The Red Shoes (1948)

Posted By: Mindsnatcher
The Red Shoes (1948)

The Red Shoes (1948)
720p Blu-rayRip | MKV | AVC @ 3.88 Mbps, 23.976 fps | 988 x 720 | 02:15:14 | 4.36 GB
Audio: English: AC-3 2.0, 48kHz @ 640bps | Subtitle: English (srt)
Directors: Michael Powell, Emeric Pressburger | Stars: Anton Walbrook, Marius Goring, Moira Shearer | Country: UK
Genre: Drama, Music, Romance
The Red Shoes (1948)


The Red Shoes (1948)
The Red Shoes (1948)
The Red Shoes (1948)
The Red Shoes (1948)
The Red Shoes (1948)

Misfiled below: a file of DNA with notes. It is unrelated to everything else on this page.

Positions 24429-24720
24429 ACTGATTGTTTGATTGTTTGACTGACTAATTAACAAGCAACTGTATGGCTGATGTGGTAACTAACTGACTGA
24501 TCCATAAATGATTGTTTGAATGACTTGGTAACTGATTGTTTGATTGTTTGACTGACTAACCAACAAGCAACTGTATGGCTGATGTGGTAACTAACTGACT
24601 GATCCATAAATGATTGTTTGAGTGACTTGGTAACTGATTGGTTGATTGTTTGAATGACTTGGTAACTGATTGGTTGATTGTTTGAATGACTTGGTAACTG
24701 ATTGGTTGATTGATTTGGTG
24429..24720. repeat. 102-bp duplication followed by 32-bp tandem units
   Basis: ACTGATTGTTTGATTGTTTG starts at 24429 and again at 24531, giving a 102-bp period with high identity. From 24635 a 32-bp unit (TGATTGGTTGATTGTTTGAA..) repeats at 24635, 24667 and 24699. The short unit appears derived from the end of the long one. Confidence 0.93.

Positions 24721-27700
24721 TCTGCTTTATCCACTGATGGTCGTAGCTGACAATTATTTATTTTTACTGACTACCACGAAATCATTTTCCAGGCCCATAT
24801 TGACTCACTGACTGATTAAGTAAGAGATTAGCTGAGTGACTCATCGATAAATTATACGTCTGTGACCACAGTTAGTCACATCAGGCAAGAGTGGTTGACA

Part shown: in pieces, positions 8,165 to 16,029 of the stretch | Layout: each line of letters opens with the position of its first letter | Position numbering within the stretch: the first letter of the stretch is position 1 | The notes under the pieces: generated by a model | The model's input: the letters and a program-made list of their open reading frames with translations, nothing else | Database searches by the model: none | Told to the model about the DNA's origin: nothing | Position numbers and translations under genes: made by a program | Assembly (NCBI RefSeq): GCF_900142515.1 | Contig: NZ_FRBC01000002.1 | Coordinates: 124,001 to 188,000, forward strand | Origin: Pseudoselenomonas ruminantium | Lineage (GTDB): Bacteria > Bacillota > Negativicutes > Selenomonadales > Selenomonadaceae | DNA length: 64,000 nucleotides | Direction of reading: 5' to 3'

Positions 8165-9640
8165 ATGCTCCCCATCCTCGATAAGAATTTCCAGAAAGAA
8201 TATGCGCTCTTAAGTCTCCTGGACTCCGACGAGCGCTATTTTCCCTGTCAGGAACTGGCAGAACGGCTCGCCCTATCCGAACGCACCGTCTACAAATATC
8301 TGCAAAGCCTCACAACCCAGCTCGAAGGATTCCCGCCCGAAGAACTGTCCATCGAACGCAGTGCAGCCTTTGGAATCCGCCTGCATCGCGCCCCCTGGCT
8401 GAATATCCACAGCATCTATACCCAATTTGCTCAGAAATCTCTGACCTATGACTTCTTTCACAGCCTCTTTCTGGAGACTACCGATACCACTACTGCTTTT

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Last year legendary cinematographer Jack Cardiff passed away. Only a few weeks after his funeral, a newly restored print of Michael Powell and Emeric Pressburger's beloved classic The Red Shoes, one of many films Mr. Cardiff worked on, was screened at the Cannes Film Festival. I want to believe that somehow Mr. Cardiff saw the restored print in its entirety. The Red Shoes is comprised of two different stories. The first one is rather dark and unsettling. It is about a young and very ambitious ballerina, Mrs. Victoria Page (Moira Shearer), who impresses the great impresario Mr. Boris Lermontov (Anton Walbrook). When his prima ballerina announces that she is going to get married, Mr. Lermontov gives Mrs. Page a chance to shine. The young ballerina does not disappoint. Mr. Lermontov is so impressed with her performance that he immediately decides to stage Hans Christian Andersen's The Red Shoes, a magical tale about a pair of shoes that transform the person who wears them into a brilliant dancer. When rehearsals begin, however, Mrs. Page falls in love with the ballet company's newly appointed conductor, Julian Craster (Marius Goring). Mr. Lermontov goes berserk and confronts the couple, insisting that Mrs. Page must choose between ballet and the man she loves. The second story in the film is the one of the actual ballet, The Red Shoes. It cannot be described with simple words. One has to see the ballet in order to fully understand why Michael Powell and Emeric Pressburger's film is considered as one of the greatest cinematic achievements. During the years, The Red Shoes has been praised for its stylish symbiosis of dance and music, innovative use of color and brilliant photography. Countless articles have been written about Moira Shearer, Leonide Massine, and Robert Helpmann. In 1949, Brian Easdale rightfully won an Oscar for Best Music, Scoring of a Dramatic or Comedy Picture that inspired many young composers. What is often neglected by those who have praised The Red Shoes, however, is the fact that the film is also an effective drama, one with unusually complex characters. Furthermore, The Red Shoes also harbors serious themes about commitment, responsibility and the meaning of life. These two contrasting sides of The Red Shoes - one preoccupied with art and beauty, the other focused on a tragic but realistic love affair - are what makes the film so fascinating to behold. The masterful blending of the surreal with the real is indeed very effective. Undoubtedly the Archers' best film, The Red Shoes offers spectacular views from a number of locations - Monte Carlo, London, and Paris. Cinematographer Jack Cardiff's camera speed manipulations - meant to convince the viewer that the dancers were indeed capable of hanging in the air - were considered groundbreaking at the time. In the United States, The Red Shoes enjoyed an unprecedented 110-week run at The Bijou in New York City before it was picked up for national distribution by Universal Pictures. Since then, it has inspired a number of successful Broadway musicals.

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